Library Releases Report on Flickr Pilot

In January, the Library embarked on something that took the online community by storm. In conjunction with Flickr, we loaded a few thousand images from the Library of Congress’ vast collections and asked the user community to get involved: Give us your tags, your comments, your huddled masses …

We were essentially conducting an experiment to see how crowdsourcing might enhance the quality of the information we are able to provide about our collections, while also finding innovative ways to get those collections out to people who might have an avid interest in them.

As we’ve said again and again, we’ve been bowled over by the response. Now, the Library has released its report on the Flickr pilot. (The full report is here; a summary is here. Both links are PDFs.)

After the jump is an account of some of our findings, as adapted from a piece intended for the Library of Congress Gazette, our in-house newsletter.

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Catching Up, and Disability Employment Awareness Month

Well, I’ve been a very bad blogger. But we’ve been pretty busy around here.

Let’s see, what have we been up to? Well, we’ve begun taking a little bit of the Library on the road — first in Fort Lauderdale Sept. 19 and next in Denver on Oct. 27 (with Dallas, San Francisco and Los Angeles to follow).

You might have heard that we recently had a little get-together with about 120,000 of our closest friends. Our terrific team made more than 70 webcasts from the National Book Festival available in record time! You can watch your favorite authors here.

We’re getting close to some exciting Web 2.0 announcements, which we will be sure to bring you as soon as they’re ready. I also expect we’ll see a report relatively soon about our Flickr pilot project.

Our new Poet Laureate opened the literary season last night to an overflow crowd. (I’ve never seen so many people try to get into the Mumford Room!) Kay Ryan read and spoke for about an hour and then mingled afterward and signed books; the crowd was extremely entertained. One thing I was struck by was how very young the audience seemed (I was surrounded by teens), which I think is a good sign for future generations of poetry lovers.

I also had the tremendous pleasure earlier this week of attending a taped interview of Kay Ryan and the Librarian of Congress with Charlie Rose in New York, which we believe should air sometime next week. I won’t spoil it, but I don’t ever remember seeing Charlie laugh so much during an interview — it was a great discussion, and a lot of fun!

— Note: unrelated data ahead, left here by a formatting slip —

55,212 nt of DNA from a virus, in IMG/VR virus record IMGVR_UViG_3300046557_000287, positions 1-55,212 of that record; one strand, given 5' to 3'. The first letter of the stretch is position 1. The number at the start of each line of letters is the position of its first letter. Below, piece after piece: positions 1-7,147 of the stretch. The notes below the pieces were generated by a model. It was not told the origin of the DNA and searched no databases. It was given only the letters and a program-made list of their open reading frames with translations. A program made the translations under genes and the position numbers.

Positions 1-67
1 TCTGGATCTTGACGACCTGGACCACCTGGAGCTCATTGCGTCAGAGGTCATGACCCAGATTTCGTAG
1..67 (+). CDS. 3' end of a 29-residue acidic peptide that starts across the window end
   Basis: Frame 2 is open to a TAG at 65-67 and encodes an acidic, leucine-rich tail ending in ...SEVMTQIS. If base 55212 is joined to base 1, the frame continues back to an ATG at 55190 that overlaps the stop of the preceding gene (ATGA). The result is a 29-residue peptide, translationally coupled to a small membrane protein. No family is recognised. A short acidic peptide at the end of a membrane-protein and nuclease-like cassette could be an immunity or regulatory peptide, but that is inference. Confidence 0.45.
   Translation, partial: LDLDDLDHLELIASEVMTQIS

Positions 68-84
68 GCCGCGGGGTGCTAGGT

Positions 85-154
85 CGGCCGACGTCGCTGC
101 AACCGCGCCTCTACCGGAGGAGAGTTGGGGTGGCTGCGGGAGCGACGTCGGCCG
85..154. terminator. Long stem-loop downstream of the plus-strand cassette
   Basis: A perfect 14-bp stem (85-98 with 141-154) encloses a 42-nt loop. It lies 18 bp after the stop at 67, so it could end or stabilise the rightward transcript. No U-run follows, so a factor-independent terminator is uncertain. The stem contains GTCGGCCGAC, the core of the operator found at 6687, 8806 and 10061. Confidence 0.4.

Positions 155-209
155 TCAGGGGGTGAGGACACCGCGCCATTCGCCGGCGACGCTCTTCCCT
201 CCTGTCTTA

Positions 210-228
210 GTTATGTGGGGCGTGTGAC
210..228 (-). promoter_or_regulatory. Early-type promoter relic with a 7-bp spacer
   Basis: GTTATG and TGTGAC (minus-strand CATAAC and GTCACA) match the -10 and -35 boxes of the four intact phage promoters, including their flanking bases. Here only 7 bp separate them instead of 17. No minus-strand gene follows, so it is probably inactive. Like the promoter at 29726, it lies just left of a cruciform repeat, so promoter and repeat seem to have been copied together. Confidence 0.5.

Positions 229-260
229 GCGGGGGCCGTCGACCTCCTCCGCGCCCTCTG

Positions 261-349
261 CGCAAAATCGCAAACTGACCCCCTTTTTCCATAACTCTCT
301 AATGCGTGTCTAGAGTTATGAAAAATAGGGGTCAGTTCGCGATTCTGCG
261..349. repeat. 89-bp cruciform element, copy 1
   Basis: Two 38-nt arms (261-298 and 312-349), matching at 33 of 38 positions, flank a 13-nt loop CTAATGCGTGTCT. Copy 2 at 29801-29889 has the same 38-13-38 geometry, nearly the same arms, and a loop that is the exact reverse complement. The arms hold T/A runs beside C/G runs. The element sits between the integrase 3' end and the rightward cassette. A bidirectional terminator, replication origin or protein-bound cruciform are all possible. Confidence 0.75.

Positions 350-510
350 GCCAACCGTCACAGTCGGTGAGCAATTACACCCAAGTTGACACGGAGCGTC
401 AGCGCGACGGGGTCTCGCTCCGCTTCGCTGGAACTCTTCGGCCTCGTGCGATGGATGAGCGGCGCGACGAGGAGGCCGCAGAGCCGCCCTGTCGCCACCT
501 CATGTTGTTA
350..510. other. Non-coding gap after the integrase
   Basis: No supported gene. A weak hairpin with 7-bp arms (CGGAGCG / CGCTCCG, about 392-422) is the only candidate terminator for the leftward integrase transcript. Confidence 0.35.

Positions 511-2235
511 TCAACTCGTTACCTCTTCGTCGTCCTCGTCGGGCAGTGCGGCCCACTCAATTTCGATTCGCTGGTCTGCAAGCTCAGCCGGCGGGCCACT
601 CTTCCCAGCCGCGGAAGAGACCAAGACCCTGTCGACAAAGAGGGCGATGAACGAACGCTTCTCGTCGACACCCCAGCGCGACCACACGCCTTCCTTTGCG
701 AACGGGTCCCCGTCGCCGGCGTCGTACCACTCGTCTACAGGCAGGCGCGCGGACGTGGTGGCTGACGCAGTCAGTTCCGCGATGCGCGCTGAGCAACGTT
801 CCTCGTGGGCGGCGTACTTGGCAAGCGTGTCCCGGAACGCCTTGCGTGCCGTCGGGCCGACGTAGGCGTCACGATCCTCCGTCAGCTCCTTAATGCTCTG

I completely neglected to blog about Hispanic Heritage Month (VERY bad blogger!), but I will point out, albeit a couple of days late, that the Library and some of our federal colleagues worked on a great Web site here.

And thanks to Audrey Fischer in my office, I can bring you a little report on Disability Employment Awareness Month, after the jump.

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We've Been Scobleized!

I stopped by our Prints and Photographs Division this afternoon to meet blogging legend Robert Scoble, partly because he was interviewing Helena Zinkham, the acting chief of P&P, about our Flickr project, but also to tell him how his book “Naked Conversations” has had an important impact on impelling the Library’s blog forward.  Before I […]

St. Paul: That's a Wrap

Carol Highsmith brings us more (copyright-free) photos from the closing-night convention festivities in the Twin Cities: John McCain accepts the presidential nomination Sarah Palin waves to the delegates As in Denver, St. Paul had its share of protesters Cindy McCain joins her husband on stage The running mates and their spouses Balloons! Photos from Wednesday […]

Images from the Twin Cities

Carol Highsmith reports in with images from last night at the convention in St. Paul: Former Sen. Bob Dole chats with the North Carolina delegation Gov. Sarah Palin takes the stage The delegates react Sen. John McCain joins the Palin family on stage (Pictures from Denver can be found here and here.)

Pictures from Denver

Our “convention correspondent,” Carol M. Highsmith, burned the midnight oil to file her first dispatches from Denver (after 1 a.m. local time!) As promised, we bring you a sampling of the copyright-free images. And as previously mentioned, we will also post some highlights next week from the Twin Cities. President Bill Clinton Fires up the […]

More on the Conventions

Further to the “Surface” technology I mentioned yesterday, you can see it in action for yourself in this ABC News story (about halfway in).  NOTE: Sometimes it will say that the previous link doesn’t exist, which is generally rectified by refreshing your browser. Also on the convention front, I’m pleased to announce that the Library […]

Political Conventions Throughout History

As Americans settle in to watch the two major party nominating conventions this week and next, have you ever wondered what political conventions were like before the days of the Web, television, or even the telegraph? The Humanities and Social Sciences division at the Library of Congress has provided timely summaries of the Democratic and […]

Flickr Photos, Then and Now

A wonderfully innovative fan of the Library’s pilot project with Flickr photos decided to restage a World War II-era photo for the modern day, at the same exact location as the original. (The first thing you’ll notice, as the author points out, is that there are many more trees today.) It immediately reminded me of […]